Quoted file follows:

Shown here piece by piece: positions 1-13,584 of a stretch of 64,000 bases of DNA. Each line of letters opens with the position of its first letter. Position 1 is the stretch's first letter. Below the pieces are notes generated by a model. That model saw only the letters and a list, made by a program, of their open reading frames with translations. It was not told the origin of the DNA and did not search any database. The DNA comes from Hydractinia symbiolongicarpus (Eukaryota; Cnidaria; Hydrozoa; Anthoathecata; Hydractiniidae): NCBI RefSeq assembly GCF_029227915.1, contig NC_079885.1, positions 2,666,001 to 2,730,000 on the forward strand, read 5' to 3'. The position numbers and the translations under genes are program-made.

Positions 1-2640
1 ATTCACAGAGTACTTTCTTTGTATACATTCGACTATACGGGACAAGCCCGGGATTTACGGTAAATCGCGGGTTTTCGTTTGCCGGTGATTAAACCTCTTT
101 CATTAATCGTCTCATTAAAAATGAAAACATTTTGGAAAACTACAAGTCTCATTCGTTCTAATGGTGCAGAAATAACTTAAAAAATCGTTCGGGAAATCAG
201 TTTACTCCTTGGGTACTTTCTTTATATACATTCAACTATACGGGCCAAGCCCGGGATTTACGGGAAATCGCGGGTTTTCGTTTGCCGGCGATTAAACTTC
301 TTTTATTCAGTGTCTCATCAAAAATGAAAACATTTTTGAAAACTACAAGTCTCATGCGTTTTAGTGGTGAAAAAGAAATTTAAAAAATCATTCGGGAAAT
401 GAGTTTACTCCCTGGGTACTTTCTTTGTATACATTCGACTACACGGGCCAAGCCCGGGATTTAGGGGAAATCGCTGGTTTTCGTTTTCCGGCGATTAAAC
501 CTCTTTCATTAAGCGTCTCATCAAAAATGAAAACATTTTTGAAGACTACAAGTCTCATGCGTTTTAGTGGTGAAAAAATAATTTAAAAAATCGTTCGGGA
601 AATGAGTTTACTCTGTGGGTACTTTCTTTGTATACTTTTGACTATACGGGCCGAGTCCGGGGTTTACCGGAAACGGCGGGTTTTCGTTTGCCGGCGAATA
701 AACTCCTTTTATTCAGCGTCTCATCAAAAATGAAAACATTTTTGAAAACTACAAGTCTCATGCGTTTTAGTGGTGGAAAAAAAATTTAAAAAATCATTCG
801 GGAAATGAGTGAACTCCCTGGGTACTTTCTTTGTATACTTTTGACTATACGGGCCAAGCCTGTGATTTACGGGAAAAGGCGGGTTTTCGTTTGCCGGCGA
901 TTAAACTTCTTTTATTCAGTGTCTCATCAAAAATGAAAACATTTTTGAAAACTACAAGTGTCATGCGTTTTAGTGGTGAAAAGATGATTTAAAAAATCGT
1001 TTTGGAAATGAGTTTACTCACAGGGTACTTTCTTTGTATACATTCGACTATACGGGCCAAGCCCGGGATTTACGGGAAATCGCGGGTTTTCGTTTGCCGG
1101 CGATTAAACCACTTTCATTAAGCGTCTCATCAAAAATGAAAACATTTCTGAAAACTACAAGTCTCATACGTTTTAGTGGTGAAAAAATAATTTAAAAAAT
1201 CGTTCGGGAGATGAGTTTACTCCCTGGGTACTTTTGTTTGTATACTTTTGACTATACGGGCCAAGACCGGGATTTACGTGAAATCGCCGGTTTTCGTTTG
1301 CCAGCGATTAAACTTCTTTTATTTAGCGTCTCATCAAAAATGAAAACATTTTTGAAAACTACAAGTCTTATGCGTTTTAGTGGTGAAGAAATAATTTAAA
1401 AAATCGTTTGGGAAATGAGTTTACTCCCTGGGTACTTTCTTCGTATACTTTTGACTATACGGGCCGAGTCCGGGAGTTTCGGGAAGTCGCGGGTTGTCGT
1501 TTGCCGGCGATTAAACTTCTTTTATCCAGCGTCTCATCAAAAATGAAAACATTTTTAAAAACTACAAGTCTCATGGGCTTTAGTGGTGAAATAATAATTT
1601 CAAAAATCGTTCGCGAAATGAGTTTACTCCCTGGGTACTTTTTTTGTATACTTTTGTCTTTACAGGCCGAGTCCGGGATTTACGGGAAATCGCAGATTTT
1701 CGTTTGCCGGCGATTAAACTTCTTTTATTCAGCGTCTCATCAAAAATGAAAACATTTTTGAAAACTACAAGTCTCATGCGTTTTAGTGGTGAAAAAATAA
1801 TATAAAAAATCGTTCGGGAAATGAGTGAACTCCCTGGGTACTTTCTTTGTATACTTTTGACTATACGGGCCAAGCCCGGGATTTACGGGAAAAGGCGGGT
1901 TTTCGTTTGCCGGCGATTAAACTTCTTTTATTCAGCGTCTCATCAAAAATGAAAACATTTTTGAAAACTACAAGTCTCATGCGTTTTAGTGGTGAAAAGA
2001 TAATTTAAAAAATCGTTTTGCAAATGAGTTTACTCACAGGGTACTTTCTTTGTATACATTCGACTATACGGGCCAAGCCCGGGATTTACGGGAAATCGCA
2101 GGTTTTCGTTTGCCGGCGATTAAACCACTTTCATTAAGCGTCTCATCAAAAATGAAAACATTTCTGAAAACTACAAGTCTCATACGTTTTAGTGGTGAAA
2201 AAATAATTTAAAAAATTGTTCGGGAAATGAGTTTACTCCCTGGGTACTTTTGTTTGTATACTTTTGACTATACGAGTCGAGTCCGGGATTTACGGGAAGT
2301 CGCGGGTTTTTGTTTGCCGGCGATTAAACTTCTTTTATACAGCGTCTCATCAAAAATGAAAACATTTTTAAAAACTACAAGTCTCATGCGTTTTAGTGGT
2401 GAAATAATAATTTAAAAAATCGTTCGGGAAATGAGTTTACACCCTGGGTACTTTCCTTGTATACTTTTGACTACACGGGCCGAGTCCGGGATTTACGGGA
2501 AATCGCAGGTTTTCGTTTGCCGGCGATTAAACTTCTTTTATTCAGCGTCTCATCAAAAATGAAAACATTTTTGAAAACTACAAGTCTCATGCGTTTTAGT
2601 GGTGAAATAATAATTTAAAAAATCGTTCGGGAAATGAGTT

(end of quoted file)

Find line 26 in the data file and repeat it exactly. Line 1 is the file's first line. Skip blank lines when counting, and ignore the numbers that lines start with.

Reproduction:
2301 CGCGGGTTTTTGTTTGCCGGCGATTAAACTTCTTTTATACAGCGTCTCATCAAAAATGAAAACATTTTTAAAAACTACAAGTCTCATGCGTTTTAGTGGT